Another way to create a page-turning title is to preserve mystery, stir the curiosity, and tap into the best questions your market is asking. They’ll click to learn the answer (if you know your market).
Blog post titles are about THEM, not YOU…
Assuming you’re writing for business – let your visitors know you’re writing to and for them.
We’re all a bit narcissistic: a bit self-absorbed. Write titles where you’re potential visitors somehow take center stage.
No matter your newsletter or blog – you benefit more if you think about your visitors first.
What benefit do they have in reading your post? Benefits make great titles.
Your audience is a hungry dinner guest.
You invite them to the meal (which is your content) and your title is the invite – are you serving what they want to eat?
Can you imagine Copyblogger or Problogger posts entitled, “Buy My Junk Now” in a million years? Uh…
Lemme think about that…
Titles should tell your potential traffic what is in it for them. Write for them as center stage.
There are plenty of books and blogs on sales tactics and writing great copy – especially books on closing a sale. What do they have to do with writing titles with teeth?
On commercial blogs especially – titles are like closing a sale.
The more you know about closing a sale and getting someone to take action, the more you will actually appreciate the fine art of a moving, pirhanna-like, toothy title.
Closing a sale is not pushing someone something they don’t need – it’s getting your prospect to take action they want to take, in the very least.
Sometimes they don’t realize they want to take the action, so you build up suspense, appeal on emotional and intellectual levels – it’s all a fine art of knowing your audience (market research).
Titles are meant to get a click-through as the “sale,” so learn marketing practices, especially copywriting. Finding the needs of your market and answering problems (or pointing one out) are all solid ideas for marketing.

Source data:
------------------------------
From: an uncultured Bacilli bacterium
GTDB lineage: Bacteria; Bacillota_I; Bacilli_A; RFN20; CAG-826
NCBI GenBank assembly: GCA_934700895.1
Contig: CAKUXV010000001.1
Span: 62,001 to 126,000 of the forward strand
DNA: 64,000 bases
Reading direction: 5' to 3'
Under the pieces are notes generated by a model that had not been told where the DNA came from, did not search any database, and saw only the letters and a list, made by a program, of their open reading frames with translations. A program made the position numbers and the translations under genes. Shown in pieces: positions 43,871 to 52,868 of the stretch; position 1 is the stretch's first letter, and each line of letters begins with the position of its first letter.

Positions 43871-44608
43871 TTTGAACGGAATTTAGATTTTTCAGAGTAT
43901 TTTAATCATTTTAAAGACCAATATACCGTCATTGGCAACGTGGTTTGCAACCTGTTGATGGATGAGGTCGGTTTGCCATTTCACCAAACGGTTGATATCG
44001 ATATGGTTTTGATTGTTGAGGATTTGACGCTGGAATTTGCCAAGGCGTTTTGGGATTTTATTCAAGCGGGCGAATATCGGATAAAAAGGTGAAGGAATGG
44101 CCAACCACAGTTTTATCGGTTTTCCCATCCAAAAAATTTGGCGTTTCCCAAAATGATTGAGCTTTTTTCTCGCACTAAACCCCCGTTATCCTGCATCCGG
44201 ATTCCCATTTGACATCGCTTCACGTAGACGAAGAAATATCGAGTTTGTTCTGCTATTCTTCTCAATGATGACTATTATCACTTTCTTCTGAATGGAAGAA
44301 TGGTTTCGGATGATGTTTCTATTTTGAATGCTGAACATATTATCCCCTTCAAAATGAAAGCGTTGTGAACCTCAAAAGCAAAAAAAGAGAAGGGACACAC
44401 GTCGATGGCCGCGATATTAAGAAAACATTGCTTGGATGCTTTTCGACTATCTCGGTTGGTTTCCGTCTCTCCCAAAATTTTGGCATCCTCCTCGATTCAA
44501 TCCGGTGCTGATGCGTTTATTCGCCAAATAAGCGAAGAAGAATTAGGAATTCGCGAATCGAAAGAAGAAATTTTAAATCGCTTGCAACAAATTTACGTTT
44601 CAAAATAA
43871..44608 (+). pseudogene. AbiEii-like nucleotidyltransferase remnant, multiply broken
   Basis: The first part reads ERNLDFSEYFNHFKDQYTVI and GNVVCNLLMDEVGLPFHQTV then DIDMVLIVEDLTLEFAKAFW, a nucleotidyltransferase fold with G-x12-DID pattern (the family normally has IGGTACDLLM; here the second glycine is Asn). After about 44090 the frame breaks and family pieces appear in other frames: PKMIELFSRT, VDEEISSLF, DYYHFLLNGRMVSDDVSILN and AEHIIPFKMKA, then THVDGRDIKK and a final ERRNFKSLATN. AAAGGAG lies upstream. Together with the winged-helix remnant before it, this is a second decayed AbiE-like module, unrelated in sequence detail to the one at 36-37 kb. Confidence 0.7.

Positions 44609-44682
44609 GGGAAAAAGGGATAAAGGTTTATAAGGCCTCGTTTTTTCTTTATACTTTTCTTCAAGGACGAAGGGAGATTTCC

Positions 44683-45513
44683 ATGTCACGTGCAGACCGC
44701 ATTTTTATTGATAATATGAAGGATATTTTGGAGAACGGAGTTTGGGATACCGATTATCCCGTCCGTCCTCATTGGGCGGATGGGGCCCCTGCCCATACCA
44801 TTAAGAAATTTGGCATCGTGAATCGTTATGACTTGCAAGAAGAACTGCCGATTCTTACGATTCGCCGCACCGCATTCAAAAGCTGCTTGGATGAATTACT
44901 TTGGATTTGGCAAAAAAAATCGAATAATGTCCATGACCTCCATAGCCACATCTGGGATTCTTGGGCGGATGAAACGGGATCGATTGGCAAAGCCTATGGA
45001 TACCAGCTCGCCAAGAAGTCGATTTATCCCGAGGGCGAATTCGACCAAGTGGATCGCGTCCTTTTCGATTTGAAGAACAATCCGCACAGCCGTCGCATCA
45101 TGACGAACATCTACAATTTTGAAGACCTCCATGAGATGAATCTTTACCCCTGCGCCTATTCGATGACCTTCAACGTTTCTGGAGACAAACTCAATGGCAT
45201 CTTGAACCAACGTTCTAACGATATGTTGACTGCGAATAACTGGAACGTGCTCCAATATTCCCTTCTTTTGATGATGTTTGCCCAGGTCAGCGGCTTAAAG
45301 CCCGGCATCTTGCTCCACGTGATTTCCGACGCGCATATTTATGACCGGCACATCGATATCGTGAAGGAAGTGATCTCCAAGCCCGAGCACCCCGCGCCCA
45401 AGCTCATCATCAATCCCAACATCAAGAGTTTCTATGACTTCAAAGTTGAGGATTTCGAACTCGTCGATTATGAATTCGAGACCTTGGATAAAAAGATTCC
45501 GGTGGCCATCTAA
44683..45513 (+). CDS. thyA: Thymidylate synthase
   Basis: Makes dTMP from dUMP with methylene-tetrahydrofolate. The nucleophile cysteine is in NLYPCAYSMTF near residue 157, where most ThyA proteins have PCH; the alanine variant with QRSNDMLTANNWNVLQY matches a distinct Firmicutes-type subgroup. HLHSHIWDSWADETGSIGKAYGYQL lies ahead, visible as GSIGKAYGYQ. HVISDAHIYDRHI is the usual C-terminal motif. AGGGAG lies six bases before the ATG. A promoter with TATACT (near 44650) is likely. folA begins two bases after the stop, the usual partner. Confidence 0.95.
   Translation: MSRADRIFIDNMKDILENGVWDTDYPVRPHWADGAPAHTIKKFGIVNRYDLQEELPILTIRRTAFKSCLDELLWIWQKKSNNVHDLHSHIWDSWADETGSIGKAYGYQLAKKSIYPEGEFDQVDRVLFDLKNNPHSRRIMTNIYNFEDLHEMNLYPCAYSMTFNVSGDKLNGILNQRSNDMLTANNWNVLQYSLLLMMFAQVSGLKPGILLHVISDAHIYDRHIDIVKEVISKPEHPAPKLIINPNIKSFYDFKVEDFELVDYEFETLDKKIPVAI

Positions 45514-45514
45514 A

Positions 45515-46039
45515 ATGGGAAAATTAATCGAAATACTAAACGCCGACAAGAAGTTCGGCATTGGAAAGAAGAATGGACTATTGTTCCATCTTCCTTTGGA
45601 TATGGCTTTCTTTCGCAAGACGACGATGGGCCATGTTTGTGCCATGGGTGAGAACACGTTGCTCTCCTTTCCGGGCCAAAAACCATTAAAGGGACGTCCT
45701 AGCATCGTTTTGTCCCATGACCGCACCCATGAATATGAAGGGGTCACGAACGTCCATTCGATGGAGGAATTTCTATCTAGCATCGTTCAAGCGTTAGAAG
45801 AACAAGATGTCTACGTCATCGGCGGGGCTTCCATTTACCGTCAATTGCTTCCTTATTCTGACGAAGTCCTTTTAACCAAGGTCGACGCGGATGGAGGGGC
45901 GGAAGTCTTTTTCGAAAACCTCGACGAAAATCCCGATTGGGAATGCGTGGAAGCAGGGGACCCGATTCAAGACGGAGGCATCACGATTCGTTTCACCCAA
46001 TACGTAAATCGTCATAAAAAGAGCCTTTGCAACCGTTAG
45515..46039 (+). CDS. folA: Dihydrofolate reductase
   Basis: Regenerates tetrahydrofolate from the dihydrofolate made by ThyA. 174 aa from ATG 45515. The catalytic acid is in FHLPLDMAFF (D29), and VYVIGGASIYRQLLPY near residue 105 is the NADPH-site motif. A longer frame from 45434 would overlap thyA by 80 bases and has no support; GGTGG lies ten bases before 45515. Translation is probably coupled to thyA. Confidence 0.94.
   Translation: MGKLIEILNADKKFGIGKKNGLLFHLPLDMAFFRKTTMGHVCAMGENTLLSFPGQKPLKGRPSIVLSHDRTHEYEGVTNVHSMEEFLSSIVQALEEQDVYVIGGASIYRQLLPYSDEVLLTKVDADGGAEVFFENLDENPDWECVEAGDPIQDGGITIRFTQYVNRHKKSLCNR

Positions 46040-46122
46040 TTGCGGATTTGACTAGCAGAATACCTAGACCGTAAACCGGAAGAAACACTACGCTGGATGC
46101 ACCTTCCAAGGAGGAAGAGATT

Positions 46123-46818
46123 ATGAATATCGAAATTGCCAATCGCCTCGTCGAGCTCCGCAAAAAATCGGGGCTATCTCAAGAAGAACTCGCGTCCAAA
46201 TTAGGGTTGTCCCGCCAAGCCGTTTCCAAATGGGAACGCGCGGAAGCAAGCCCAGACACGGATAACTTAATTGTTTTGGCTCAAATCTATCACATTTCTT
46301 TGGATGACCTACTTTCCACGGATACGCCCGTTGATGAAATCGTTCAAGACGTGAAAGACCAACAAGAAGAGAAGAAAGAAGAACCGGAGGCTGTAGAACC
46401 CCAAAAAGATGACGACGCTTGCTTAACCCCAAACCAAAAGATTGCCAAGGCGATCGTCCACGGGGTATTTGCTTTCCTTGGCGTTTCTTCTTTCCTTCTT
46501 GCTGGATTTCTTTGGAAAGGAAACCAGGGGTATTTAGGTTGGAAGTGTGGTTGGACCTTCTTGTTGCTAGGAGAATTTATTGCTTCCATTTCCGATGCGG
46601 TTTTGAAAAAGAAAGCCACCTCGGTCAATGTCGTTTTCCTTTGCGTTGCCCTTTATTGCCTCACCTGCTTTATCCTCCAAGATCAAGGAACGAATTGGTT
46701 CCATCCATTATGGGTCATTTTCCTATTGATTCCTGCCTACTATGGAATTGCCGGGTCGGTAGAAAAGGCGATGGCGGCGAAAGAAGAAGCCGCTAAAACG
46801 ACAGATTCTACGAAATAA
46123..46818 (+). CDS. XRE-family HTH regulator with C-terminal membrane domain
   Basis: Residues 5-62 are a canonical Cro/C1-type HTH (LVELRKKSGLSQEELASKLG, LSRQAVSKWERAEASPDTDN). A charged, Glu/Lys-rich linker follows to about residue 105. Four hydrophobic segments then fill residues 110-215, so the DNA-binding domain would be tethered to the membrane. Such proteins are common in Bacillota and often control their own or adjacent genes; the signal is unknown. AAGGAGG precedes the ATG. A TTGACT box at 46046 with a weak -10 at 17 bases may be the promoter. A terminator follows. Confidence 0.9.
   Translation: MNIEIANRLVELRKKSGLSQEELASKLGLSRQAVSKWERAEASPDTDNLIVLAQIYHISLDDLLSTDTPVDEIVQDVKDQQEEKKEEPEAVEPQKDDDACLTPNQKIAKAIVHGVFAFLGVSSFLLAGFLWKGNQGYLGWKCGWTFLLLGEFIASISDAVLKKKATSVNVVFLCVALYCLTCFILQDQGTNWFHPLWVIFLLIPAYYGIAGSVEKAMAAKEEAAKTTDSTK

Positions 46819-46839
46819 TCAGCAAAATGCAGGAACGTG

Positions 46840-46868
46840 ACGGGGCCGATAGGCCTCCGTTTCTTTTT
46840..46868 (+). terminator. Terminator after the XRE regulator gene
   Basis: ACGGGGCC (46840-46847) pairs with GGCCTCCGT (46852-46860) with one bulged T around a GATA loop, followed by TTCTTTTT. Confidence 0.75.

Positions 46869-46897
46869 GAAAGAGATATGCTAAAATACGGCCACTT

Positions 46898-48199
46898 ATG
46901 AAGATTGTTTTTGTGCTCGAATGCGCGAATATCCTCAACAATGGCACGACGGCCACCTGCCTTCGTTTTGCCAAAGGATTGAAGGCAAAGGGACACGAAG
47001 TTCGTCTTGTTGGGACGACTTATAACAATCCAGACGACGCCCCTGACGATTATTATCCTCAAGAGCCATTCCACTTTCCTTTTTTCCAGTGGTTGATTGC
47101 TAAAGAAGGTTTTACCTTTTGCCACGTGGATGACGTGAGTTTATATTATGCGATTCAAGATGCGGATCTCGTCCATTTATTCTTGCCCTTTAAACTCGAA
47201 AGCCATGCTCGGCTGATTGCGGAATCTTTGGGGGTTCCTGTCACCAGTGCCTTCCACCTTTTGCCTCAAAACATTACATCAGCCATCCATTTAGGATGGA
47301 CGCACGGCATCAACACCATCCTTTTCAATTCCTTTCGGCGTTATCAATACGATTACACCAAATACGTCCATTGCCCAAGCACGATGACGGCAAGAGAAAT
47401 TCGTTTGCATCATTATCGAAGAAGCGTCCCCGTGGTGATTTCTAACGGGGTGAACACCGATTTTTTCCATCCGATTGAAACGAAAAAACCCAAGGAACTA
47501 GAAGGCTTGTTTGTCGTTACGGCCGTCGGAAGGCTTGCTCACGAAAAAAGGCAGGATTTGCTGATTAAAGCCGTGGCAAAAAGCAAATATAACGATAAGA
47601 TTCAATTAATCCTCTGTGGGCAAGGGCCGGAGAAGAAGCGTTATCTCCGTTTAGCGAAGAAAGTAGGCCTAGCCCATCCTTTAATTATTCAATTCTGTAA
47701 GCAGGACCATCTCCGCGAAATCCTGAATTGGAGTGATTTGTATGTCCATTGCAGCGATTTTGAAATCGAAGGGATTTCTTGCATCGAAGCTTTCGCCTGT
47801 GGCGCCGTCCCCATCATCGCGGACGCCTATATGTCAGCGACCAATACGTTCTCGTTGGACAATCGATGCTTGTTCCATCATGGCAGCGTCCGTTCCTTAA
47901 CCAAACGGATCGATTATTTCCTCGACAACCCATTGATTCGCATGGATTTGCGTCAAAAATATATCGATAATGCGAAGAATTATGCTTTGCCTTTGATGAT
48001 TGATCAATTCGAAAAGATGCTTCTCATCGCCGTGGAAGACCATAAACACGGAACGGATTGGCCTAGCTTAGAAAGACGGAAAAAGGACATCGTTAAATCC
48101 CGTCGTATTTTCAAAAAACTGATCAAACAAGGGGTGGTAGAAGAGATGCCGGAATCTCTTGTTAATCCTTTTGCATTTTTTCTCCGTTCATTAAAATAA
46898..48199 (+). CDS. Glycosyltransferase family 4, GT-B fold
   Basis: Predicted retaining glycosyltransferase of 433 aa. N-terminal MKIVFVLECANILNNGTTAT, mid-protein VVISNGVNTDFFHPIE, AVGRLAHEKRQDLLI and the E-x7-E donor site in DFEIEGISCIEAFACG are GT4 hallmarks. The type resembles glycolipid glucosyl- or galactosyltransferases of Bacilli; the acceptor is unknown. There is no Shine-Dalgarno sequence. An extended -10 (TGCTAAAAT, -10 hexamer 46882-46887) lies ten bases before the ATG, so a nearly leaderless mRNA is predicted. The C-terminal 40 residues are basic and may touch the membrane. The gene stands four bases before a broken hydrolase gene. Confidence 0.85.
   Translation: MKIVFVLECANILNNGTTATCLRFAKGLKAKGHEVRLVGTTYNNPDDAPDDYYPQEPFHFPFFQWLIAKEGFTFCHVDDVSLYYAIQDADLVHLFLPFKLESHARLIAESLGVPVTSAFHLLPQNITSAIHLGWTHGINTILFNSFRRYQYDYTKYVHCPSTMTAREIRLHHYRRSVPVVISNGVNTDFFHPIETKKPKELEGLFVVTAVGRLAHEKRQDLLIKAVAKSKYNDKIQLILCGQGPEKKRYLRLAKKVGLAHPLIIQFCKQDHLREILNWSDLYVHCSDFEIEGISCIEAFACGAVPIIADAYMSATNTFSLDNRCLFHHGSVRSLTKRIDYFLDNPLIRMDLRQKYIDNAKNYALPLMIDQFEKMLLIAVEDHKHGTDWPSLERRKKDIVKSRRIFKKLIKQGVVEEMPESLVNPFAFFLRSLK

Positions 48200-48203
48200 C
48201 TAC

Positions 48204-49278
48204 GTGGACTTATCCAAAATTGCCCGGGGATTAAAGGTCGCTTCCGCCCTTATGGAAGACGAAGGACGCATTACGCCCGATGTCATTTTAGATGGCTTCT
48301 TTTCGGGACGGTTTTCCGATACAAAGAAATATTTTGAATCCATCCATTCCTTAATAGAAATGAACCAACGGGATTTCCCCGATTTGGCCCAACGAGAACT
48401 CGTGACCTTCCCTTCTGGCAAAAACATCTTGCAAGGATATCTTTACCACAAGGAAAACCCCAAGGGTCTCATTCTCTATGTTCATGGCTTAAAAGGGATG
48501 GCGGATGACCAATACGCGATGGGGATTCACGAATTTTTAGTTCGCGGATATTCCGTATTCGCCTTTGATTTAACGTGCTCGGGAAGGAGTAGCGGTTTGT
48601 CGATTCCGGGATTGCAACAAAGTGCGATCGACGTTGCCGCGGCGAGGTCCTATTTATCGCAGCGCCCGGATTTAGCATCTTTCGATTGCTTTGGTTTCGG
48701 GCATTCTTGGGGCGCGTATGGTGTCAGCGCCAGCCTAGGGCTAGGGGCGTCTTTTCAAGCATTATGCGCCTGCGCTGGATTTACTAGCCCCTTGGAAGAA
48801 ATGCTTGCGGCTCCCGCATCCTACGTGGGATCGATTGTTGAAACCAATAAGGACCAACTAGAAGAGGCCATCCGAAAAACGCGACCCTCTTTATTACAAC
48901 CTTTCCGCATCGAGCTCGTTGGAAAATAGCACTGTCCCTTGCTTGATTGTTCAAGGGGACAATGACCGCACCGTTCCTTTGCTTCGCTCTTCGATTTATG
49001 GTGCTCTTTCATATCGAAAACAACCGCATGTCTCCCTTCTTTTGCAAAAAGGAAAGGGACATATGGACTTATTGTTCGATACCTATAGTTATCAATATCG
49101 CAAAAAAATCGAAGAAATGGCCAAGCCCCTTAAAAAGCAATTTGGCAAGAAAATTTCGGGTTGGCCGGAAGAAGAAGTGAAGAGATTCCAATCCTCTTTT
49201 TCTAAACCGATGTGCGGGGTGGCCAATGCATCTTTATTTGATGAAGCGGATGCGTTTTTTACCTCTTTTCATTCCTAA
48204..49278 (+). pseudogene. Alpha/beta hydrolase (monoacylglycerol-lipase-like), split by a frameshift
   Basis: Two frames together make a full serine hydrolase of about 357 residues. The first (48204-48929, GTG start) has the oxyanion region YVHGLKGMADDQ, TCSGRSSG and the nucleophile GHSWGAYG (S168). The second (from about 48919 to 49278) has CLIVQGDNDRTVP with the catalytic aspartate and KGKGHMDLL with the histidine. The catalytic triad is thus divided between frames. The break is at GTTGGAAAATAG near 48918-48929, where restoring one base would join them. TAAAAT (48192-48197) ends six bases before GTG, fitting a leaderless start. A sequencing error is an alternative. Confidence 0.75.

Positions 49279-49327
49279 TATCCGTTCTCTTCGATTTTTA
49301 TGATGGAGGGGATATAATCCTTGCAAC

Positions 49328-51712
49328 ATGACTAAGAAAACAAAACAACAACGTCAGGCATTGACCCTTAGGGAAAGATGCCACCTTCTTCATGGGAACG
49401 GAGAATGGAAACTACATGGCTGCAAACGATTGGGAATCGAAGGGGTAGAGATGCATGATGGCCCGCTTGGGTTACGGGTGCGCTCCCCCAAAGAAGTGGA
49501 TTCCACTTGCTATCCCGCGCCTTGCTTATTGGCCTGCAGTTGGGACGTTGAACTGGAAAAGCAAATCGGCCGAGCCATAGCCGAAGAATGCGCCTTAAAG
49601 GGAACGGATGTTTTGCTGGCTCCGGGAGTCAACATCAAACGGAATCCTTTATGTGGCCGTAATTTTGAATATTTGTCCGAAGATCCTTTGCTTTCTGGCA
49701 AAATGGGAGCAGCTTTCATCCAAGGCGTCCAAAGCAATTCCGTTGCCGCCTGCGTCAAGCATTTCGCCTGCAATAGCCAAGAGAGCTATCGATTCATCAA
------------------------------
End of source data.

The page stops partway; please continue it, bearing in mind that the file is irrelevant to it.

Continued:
Urgency. Set it. “Limited Time Offer” or “Black Friday” are classic examples.
(If you don’t live in or market to America, we go NUTS the day after Thanksgiving and buy all kinds of stuff to help digest the turkey…”Cyber Monday” follows it, and these two days are the biggest shopping days of the entire year.)
Fear of loss. It’s huge. It can also set urgency (like the “limited time offer” example) and result in traffic – just be real about it, nobody wants to be on the used car lot being pitched to.
Want some serious marketing-minded headlines? Try the resources at this post, from Blogussion on writing better blog titles.
Be the Press
Report and weigh in on something that’s hot and happening. How do you find that?
Mind Google’s Insights for search and Trends, as well as Twitter searches (http://search.twitter.com) to find what’s hot off the presses.
Subscribe to important news aggregators or blogs in your niche. Grab their RSS feeds and check headlines.
Use “Google News” in the sidebar in Google searches (or Bing or Yahoo!) and find out recent discussions. What are people talking about in your keywords? What forums or groups can you find in the sidebar of Google, etc. – that can provide you with a current conversation?
What does that have to do with writing better headlines?
Simple: find some juicy tidbit of news, develop an educated opinion (should be easy if you know your market) and then share your opinion and/or solution to the problem with a post or article.
Write your opinion (or hint at it) in your title. “Google Plagiarizing Product Reviews – Why I’m Sick of Internet Marketing” is one example.
Blog With Vertebrae
Put your SPINE in “OPINION.” (It looks like this: O-S-P-I-N-E-I-O-N) Another way to say it is to not shy away from controversy – look it in the eye and spit.
You can’t please everybody – don’t be afraid to pick sides and apologize later if need be (or not). Titles around election time are classic examples – and they get scores of traffic and inspire fierce, traffic-sucking debates.